Rep. Mike Honda, right, and activist groups are trying
to put a scare into Alameda County DA Nancy O’Malley.
PHOTO/ALCO DA Office.
ALAMEDA COUNTY | During an Alameda Planning Board meeting in July 2013, Alameda County District Attorney Nancy O’Malley warned the proposed In-N-Out Burger near the Webster Tube in Alameda would not only attract burger lovers, but criminals from Oakland.
“We have people coming to what could be considered a vulnerable site in Alameda. It’s easy in and easy out, no pun intended,” said O’Malley.
The operative word was people. Black people? Brown people? The Hamburglar?
Law enforcement from other locales with an In-N-Out Burger later reported no discernible uptick in crime where Double-Doubles and animal-style fries were sold. And with the Alameda opening of the burger joint set for this week, O’Malley’s theory can now be put to the test.
Yet, in hindsight, O’Malley’s questionable race-tinged comments in the summer of 2013, were the first of a string of controversies that have followed.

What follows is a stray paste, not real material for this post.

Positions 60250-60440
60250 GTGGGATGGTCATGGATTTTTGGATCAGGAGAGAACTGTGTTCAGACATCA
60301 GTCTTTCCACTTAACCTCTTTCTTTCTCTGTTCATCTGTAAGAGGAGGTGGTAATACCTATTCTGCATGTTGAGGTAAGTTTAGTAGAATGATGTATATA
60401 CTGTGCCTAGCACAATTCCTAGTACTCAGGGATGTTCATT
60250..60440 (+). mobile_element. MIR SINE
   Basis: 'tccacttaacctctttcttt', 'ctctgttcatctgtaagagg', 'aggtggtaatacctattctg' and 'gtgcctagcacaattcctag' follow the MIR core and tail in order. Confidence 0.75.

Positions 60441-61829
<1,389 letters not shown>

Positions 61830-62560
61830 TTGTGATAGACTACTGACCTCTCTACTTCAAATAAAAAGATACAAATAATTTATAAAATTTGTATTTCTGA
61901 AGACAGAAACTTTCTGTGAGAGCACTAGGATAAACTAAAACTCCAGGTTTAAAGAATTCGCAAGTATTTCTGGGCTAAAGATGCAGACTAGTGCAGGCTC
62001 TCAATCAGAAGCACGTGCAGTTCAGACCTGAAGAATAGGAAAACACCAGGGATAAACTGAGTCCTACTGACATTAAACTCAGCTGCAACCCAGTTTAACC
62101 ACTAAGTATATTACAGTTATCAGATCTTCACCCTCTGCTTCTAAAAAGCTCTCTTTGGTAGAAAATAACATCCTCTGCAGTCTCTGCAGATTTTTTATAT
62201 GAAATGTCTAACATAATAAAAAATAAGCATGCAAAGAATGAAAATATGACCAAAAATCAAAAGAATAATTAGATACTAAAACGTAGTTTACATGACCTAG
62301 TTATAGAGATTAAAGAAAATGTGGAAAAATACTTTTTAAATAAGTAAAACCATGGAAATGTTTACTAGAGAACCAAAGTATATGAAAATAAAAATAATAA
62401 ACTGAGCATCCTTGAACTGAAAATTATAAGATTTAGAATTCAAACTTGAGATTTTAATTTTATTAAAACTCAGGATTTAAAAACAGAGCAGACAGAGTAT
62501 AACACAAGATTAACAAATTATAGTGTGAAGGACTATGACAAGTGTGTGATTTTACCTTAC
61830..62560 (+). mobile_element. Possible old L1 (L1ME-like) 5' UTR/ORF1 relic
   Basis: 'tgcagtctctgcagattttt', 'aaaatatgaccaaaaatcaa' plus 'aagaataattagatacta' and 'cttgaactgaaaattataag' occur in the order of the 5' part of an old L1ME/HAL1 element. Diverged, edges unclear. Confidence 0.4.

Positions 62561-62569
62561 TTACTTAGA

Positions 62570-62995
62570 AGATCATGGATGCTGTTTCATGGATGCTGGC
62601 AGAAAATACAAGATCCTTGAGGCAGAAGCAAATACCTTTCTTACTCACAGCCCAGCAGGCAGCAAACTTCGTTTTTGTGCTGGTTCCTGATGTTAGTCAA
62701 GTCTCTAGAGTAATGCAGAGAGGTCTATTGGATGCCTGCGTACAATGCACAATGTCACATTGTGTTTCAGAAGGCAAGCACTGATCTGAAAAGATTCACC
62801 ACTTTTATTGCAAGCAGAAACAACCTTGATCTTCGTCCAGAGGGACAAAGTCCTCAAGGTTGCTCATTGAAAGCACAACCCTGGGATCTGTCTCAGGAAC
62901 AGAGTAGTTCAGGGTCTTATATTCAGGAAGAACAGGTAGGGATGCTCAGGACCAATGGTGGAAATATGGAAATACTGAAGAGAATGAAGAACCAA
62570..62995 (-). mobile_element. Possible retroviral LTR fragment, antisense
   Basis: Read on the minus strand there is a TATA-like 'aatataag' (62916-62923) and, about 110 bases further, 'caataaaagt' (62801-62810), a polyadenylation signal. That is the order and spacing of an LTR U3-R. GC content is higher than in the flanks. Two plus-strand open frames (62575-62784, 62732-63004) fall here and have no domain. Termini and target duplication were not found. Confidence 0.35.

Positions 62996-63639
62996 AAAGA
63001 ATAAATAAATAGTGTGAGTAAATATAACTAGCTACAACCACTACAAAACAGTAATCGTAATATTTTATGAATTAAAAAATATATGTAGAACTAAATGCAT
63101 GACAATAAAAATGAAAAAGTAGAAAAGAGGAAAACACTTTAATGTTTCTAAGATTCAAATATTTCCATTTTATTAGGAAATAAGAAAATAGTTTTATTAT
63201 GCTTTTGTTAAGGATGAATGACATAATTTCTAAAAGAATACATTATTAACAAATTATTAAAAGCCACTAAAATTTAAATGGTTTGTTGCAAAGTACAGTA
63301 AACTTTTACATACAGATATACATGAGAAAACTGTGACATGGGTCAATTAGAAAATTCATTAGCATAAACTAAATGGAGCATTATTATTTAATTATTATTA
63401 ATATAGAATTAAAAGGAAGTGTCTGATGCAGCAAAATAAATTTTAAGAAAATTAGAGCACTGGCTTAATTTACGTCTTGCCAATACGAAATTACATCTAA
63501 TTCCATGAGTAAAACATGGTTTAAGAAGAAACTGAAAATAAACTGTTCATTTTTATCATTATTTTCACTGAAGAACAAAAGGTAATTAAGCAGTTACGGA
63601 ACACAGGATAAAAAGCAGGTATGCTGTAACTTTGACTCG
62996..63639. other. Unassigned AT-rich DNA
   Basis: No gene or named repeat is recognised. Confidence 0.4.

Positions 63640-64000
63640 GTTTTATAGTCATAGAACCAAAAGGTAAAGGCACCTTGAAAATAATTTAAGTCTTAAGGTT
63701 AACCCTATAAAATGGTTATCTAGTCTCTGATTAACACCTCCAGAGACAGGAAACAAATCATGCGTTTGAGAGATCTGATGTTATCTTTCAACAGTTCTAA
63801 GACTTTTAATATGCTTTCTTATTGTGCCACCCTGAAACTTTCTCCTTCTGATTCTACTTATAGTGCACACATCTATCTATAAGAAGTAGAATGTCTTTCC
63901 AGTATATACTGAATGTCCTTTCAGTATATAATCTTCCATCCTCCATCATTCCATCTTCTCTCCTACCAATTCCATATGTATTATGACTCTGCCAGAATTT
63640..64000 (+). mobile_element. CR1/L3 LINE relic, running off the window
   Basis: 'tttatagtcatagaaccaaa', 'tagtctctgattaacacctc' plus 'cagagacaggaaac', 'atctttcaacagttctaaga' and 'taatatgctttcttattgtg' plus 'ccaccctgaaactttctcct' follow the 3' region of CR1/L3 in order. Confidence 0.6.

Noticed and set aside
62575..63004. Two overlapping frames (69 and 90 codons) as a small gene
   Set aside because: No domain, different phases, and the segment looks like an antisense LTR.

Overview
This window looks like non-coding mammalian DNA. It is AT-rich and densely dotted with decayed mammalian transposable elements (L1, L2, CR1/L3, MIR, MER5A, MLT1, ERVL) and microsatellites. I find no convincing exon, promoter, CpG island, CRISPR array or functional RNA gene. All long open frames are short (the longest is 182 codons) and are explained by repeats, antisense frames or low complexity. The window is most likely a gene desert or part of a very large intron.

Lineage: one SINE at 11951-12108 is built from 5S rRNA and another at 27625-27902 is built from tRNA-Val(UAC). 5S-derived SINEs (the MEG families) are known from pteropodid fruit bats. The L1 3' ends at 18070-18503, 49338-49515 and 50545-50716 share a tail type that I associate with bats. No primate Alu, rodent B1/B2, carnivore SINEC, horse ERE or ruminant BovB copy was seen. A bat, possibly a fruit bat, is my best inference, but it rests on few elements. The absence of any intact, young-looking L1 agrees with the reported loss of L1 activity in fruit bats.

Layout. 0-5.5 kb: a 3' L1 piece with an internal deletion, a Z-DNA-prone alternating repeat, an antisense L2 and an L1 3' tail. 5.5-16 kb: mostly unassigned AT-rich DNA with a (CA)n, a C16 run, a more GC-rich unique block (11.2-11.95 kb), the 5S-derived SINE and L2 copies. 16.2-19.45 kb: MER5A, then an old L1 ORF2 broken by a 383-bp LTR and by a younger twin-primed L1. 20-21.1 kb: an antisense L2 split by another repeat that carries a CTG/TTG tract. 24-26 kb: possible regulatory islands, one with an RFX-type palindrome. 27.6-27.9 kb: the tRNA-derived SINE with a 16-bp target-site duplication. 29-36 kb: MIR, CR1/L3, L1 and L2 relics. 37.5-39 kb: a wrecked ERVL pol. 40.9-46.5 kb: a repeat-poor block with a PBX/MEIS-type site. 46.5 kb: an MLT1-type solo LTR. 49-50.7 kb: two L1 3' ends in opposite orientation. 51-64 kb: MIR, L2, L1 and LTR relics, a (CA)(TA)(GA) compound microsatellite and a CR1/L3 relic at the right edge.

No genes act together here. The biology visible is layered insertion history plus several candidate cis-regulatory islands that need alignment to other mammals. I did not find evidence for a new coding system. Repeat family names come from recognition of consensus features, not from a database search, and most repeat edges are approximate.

Activists groups have hammered O’Malley over her office’s plan to charge restitution against the group of protesters who shut down BART trains at the West Oakland station on Black Friday last year.
Some elected officials like Oakland Councilmember Desley Brooks have urged BART and the DA’s office to drop the charges against the Black Lives Matter group. Later, iconic Oakland civil rights leader and former Black Panther Elaine Brown went as far as call O’Malley racist.
It also didn’t help that O’Malley skipped a high-profile Oakland City Council special meeting on police brutality attended by just about every ranking official in the county.
To make matters worse for O’Malley’s push back for dropping charges against the protesters even led to the Alameda Labor Council, last week, uninviting O’Malley to an event in her honor.